“Our graduates are unique in the fact that the challenges they’ve overcome have been tenfold compared to other teenagers,” said Susan Patten, the associate superintendent for the Utah School for the Blind. “Not to underestimate the challenges that other teenagers have had to face, but ours had to face the vision and the hearing losses along with those.”

One of those graduates was Hannah Hart, who is visually impaired. She attended the Utah School for the Blind in Ogden.

When Hart was 3 weeks old, she said, her doctor told her mom that she had a vision impairment, as well as other disabilities. The medical professionals who worked with Hart weren’t sure if she was ever going to be able to walk or talk, but her mom signed her up for the parent-infant program at USDB.

“If it weren’t for USDB and everyone else helping me, I would not be graduating high school like I am today,” Hart said from the podium. “I would be in a wheelchair. I would not be talking. I wouldn’t be able to do anything on my own, but here I am graduating high school.”

After graduation, she hopes to pursue a career in baking.

Another graduate, James Luneborg, began attending the Jean Massieu School of the Deaf in Salt Lake City after his family moved to Utah when he was a sophomore in high school.

Prior to moving, he said, he had never been in a deaf setting in his life. Because of that, he never participated in any after-school or extracurricular activities.

“When I moved here to Utah, it really impacted my life,” said a translator interpreting Luneborg’s sign language. “I was able to socialize with other deaf peers and be a part of basketball and other events.”

Luneborg plans to eventually become a day trader in the stock market.

Although coming to USDB helped the deaf, hard of hearing, blind and visually impaired students find community and access specialized instruction, it didn’t remedy all of the difficulties students faced. Like graduating seniors throughout the world, the last year of USDB students’ high school career was disrupted by the COVID-19 pandemic.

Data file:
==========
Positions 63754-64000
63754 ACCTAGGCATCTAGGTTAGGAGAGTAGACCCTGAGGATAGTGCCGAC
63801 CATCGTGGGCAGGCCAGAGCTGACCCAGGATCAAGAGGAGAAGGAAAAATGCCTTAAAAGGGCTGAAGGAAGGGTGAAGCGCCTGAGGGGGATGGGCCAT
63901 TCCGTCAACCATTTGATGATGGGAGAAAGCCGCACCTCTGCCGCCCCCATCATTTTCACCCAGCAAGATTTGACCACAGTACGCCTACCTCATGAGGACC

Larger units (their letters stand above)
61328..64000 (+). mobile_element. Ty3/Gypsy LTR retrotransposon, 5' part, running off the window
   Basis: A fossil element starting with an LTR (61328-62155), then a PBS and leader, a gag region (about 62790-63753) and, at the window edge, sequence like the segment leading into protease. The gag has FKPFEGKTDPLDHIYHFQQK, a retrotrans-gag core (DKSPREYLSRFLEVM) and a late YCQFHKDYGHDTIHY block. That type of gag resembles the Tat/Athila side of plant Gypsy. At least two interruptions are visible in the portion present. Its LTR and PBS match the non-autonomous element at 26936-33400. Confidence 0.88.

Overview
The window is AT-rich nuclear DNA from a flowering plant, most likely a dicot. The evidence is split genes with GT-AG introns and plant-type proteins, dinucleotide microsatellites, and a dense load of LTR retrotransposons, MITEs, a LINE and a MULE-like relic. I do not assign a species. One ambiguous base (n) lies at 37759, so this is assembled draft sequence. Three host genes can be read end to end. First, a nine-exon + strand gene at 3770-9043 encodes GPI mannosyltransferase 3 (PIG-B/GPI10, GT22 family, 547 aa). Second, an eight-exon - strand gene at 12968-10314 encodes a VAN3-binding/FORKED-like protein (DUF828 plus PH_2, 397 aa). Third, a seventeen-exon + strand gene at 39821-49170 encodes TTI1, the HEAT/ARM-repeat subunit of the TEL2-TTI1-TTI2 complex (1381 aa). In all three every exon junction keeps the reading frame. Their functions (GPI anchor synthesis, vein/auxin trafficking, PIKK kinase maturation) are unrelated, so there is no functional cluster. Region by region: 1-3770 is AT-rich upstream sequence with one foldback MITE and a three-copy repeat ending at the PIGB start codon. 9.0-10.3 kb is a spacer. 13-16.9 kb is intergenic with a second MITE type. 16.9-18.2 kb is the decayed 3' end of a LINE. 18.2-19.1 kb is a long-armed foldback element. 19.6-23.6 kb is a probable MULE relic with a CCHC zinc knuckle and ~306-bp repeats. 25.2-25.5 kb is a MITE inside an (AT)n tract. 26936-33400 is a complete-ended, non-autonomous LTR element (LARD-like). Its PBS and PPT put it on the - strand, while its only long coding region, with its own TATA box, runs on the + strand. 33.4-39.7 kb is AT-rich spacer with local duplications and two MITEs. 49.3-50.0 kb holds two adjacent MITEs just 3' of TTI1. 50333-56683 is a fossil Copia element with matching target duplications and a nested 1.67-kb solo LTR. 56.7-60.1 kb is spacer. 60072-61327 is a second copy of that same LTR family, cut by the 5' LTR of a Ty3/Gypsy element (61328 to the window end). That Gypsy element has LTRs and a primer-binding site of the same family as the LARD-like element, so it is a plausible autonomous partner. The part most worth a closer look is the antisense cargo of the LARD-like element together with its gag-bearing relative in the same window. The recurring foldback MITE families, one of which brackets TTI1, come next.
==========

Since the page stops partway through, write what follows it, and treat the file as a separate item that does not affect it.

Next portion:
According to Patten, USDB never had to close any of its campuses due to COVID-19 outbreaks. It did, however, have to shut down some classrooms for a period of time, forcing students to learn online.

“Our kids came back as soon as they possibly could, and our parents wanted in-school learning, so they were very flexible when we said this class needs to go on quarantine,” Patten said.

Most students at the schools preferred in-person instruction because for those who have difficulty hearing or seeing, accessing online learning can be a problem. Blind and visually impaired students are often not able to see a computer screen. Deaf and hard of hearing students who are quarantined at home aren’t always surrounded by people who can effectively communicate answers to their questions.

Patten said the schools worked tirelessly this year to make sure students had all of the accessibility equipment they needed to study at home, even though much of it is expensive. Some of that technology included screen readers, or a BrailleNote Touch, which costs nearly $6,000.

“The world of technology is ever-changing, and we are right up on that,” Patten said. “We are right up on making sure our kids have the latest and the greatest. It’s not something that they just want — it’s something they need.”

After going through the ups and downs of the last year — and their entire education career, really — students also needed a graduation ceremony to recognize their achievement, Patten said.

She was grateful that attendees didn’t have to social distance as much this year as they did in 2020 and that the schools were able to hold a full, in-person graduation ceremony.

“We feel like it’s so important to celebrate these families and the students, and to congratulate them because they’ve already overcome so much,” Patten said. “We want them to know they can really do anything they put their mind to because they’ve already done that.”